Bennie Demps --condemned to the DP for the 1976 murder of Alfred Sturgis, a prison snitch. Originally, Demps was sent to death row for the murders of R.N. Brinkworth and Celia Puhlick, who were fatally shot in a Lake County citrus grove.

Phillip Jablonski -- Carol Spadoni married Jablonski on June 16, 1982, while he was serving a prison sentence for the 1979 murder of his third wife, Melinda Kimball. After she became his pen-pal correspondent in prison. Jablonski murdered his prison pen-pal wife and her mother. And the day before those murders he had murdered Fathyma Vann, 38, in Indio, about 25 miles from Palm Springs, Vann was found shot and sexually mutilated in the desert. Phillip Jablonski, now in prison after ALL those murders, placed an ad for a pen-pal -- "Jewish Death Row inmate, white, 51 years old, seeking understanding and open female or male for honest correspondence. Amateur poet, artist. Will answer all correspondence received. PHILLIP JABLONSKI, C-02477/SE95, San Quentin, CA 94974

Donald Dillbeck -- Florida. Killed policeman in 1979. Escaped from prison in 1990, kidnapped and killed female motorist after escape. Condemned 1991.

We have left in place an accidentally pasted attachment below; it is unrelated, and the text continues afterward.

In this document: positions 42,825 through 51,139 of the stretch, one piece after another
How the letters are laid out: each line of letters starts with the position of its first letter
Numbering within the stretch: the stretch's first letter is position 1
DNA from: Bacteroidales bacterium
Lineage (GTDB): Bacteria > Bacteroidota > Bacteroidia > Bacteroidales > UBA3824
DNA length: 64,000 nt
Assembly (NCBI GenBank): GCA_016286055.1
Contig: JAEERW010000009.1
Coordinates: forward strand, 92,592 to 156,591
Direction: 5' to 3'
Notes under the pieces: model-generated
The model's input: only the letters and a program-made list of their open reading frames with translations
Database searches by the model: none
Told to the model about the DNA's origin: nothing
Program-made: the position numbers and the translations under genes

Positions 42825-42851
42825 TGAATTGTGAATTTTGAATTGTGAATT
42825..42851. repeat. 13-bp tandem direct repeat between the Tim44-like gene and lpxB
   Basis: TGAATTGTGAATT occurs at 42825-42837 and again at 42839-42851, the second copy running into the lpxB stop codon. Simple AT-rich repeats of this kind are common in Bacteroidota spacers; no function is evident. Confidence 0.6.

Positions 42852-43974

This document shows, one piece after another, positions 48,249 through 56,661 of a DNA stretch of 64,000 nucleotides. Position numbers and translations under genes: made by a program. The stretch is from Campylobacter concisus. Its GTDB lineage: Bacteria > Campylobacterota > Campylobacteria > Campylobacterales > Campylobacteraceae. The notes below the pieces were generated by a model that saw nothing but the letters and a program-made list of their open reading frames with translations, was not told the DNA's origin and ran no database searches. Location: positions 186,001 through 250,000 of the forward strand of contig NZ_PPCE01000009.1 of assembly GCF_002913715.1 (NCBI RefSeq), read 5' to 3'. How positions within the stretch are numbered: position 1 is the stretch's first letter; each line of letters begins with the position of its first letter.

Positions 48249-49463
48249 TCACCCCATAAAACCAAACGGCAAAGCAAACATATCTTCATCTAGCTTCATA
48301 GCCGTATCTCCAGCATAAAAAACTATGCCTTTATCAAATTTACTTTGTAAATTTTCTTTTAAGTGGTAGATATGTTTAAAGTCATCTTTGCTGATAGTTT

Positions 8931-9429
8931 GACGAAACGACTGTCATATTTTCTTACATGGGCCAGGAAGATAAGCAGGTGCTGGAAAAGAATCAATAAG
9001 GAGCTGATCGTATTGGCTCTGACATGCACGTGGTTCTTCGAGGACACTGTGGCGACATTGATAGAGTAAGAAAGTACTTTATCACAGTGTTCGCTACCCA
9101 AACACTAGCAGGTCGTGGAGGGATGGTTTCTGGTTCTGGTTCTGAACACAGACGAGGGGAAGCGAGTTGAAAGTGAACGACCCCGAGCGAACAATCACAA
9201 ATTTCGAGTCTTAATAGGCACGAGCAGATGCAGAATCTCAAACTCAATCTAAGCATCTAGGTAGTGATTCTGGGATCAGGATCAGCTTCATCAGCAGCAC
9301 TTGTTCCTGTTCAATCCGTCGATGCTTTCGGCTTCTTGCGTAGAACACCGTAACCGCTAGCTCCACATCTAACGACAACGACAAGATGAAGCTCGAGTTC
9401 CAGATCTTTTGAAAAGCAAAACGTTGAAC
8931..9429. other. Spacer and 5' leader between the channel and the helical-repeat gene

Edward Kennedy -- Florida. Killed motel clerk. Sentenced to Life. Escaped 1981. Killed policeman and male civilian after prison break. Executed 1992.

Dawud Mu'Min -- Virginia. Killed cab driver in holdup. Sentenced 1973. Escaped 1988. Raped/killed woman 1988. Condemned 1989. Executed 1997

Randy Greenawalt -- Escaped from Prison in 1978, while serving a life sentence for a 1974 murder. He then murdered a family of 4 people, shotgunning them to death, including a toddler.


I could go on but let's face it - it's all about hopw you two feeeel, not the carnage you created by letting these people loose to prey upon the innocent.

I hope you don't bolt awake some night with one of these people standing at the foot of your bed.


Now name one innocent executed.

RTGolden1
RTGolden1 topcommenter

@NotReallyThanks@RTGolden1@Myrna.Minkoff-KatzI know my comment was kind of rambling and incoherent.  I'm not making the case for the contradiction, just observing that those who point out that contradiction, fail to point out the equal contradiction in their own views of pro-abortion, anti-death penalty.

RTGolden1
RTGolden1 topcommenter

@ruddskiYes I realize, and there actually are some hard returns in there, not sure why they don't show.

Myrna.Minkoff-Katz
Myrna.Minkoff-Katz topcommenter

@ScottsMerkin  You should.  Your grammar skills mark you, whether you like it or not.  Don't burden your child with your sloppy English skills.  That's a strike against him from the start.